Login / Register
ORNo Account? Register here.
Your Kraftwerk Primer: The German Power Plant Lights Up L.A.
The German electropop pioneers will perform eight special 3D shows at the Disney Concert Hall this week. Here’s your Kraftwerk playlist
“So, Kraftwerk is playing eight shows in town this week.” It’s a sentence you’ll only hear once in your life, and that one time is now. The German band invented their own electronic sound, developed new technology such as sensor activate drum kits and advanced sequencers, and brought the word “Autobahn” into the English vocabulary. This week, the Teutonic pioneers pull off another amazing feat, performing eight separate concerts at Walt Disney Concert Hall.
Kraftwerk (German for “power plant”) was founded in the East German city of Düsseldorf in 1970 by Ralf Hütter and Florian Schneider, then students of composition at the local music conservatory. Four decades later, what started out as an experimental jam band has developed into a musical cornerstone. Kraftwerk’s streamlined industrial melodies, animated by synthesizers, vocoders, and drum machines is as iconic as their minimalist robot aesthetic.
Starting March 18, Kraftwerk will perform eight of its most beloved albums at Walt Disney Concert Hall including Autobahn, Radio-Activity, Trans-Europe Express, The Man-Machine, and Computer World, all of them accompanied by 3D videos playing behind the band. Don’t sweat it if you didn’t get a ticket. We’ve put together a Kraftwerk playlist. Turn on your strobe light, put on your robot dancing shoes, and hit the autobahn running.
Kraftwerk’s eponymous 1970 debut is a far cry from the electronic sound that the band later immortalized. The album sounds more like late ‘60s German krautrock (a term coined by British journos), which emphasized monumental jam sessions and psychedelic experimentation.
Kraftwerk’s second release, Kraftwerk 2 (1972), was the first album to be written and performed entirely by Hütter and Schneider. It is uncharacteristically sparse on the synthesizers. “Klingklang” is an epic 17-minute track featuring a generic organ beatbox accompanied by flutes.
3. “Ananas Symphonie”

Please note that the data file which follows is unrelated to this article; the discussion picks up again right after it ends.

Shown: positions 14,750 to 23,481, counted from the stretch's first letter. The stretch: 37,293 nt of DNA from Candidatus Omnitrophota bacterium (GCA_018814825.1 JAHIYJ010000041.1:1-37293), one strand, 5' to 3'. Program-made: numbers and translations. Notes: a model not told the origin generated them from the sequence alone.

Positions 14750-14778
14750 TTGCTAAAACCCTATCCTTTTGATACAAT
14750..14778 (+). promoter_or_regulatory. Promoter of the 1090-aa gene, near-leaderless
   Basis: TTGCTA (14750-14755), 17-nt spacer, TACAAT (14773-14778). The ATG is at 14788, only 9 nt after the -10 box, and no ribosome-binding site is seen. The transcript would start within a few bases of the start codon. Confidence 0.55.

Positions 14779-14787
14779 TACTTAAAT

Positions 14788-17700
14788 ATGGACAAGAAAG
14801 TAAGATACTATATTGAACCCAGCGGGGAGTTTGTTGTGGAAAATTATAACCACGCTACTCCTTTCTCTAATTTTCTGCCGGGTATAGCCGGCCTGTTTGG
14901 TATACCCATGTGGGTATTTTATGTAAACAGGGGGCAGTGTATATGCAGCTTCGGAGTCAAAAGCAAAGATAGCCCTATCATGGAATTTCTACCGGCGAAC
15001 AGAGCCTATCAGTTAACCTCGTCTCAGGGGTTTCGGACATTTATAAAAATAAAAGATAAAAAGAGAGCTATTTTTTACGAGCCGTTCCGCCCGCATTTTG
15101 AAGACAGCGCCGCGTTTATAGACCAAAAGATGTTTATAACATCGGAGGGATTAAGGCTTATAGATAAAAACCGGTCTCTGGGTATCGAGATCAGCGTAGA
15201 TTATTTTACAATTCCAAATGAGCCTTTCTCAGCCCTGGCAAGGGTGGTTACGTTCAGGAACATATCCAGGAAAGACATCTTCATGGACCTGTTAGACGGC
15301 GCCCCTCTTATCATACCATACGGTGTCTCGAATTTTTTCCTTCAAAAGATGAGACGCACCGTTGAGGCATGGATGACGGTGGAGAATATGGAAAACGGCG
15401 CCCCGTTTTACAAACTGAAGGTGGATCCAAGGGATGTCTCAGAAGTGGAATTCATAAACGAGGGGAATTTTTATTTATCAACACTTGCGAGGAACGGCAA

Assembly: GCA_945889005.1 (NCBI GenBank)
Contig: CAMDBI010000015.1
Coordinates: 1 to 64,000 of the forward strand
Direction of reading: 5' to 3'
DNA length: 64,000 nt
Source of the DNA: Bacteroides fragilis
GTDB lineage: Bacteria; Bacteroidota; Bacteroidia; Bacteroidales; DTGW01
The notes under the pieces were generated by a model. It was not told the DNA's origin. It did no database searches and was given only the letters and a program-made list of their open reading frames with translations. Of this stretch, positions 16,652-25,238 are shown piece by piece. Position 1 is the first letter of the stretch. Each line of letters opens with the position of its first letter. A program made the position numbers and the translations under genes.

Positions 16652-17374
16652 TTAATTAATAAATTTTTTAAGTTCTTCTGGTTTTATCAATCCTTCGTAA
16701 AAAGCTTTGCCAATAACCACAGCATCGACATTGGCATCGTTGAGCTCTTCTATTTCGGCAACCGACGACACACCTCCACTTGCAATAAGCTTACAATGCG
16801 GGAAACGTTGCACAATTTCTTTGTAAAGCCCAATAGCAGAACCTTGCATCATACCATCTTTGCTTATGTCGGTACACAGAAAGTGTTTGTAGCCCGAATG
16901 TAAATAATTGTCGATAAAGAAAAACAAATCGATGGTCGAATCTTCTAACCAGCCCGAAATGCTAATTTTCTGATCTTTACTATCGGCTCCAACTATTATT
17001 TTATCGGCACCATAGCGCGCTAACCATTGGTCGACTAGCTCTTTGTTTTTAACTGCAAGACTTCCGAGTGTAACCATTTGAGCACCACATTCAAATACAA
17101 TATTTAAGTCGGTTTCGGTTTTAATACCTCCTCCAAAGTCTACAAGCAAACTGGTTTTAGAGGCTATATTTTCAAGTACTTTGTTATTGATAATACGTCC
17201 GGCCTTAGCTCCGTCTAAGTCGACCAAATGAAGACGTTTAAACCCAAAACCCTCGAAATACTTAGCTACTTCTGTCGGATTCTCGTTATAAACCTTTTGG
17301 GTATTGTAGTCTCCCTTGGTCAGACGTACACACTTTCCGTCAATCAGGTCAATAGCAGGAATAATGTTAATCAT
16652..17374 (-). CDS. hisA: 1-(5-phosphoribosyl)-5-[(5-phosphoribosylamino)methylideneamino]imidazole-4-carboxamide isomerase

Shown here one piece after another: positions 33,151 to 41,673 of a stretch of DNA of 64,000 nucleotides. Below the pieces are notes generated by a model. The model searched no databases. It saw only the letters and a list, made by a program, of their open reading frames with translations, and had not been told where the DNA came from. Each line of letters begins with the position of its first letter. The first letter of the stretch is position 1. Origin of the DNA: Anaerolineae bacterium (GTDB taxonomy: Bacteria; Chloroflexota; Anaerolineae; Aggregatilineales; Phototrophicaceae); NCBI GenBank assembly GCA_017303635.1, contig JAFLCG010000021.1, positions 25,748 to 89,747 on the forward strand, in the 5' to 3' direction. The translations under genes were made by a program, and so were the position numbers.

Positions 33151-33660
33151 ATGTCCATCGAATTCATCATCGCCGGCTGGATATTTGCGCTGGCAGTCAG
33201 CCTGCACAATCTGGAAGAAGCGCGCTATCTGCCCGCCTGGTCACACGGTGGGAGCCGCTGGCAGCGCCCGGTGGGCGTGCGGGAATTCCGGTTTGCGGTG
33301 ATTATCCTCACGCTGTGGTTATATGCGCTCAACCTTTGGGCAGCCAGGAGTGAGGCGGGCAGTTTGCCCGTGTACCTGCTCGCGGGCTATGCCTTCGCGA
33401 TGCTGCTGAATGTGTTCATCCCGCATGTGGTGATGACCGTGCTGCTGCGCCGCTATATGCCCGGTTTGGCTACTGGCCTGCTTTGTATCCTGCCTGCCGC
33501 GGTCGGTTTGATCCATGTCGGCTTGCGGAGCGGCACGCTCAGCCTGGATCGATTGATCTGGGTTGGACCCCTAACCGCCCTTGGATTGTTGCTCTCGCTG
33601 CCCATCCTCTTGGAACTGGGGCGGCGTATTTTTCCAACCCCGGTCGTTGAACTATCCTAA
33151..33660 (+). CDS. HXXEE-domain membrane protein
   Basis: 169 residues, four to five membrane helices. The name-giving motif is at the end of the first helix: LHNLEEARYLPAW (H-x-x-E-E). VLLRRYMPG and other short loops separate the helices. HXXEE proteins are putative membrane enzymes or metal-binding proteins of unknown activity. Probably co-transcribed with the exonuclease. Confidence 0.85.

“Ananas Symphonie” (German for “Pineapple Symphony”) is a milestone. Featured on the band’s third album, Ralf und Florian (1973), this is the first time Hütter and Schneider employed a vocoder, a synthesizer that electronically reproduces human speech. It would become a hallmark of their sound.
1974’s Autobahn was Kraftwerk’s commercial breakthrough, featuring more vocals than on the previous three albums. The radio-friendly three-and-a-half minute version of the title track “Autobahn,” with its catchy refrain and mechanic beat, signifies a shift from the long-winded jam sessions of previous albums to a more concise distillation of the band's sound.
5. “Showroom Dummies”
Trans-Europe Express was recorded in 1977 and released via Kraftwerk’s own label, Kling Klang. Nowhere is the band's fascination with industrialization and the relationship between humanity and its creations clearer than on “Showroom Dummies,” where the monotony of the repeated title phrase is punctured by an eminently danceable backbeat.
6. “Neon Lights”
The quintessential Kraftwerk album is 1978’s The Man-Machine, which sees the band establishing the central tenets of its electronic universe. Tracks like “The Robots,” “Metropolis,” and “Spacelab” are instantly recognizable for their minimalist, proto-techno melodies, but our pick for this album is “Neon Lights.” Why? Because it was Kraftwerk’s first foray into writing love songs.
7. “Tour de France”
Ralf Hütter's love of cycling is well known. When the prestigious Tour de France celebrated its 100th anniversary in 2003, Kraftwerk released Tour de France Soundtracks featuring the single “Tour de France.” In an interview, Hütter stated that in the ‘80s he found respite from the monotony of touring by riding his bicycle up to 120 miles a day.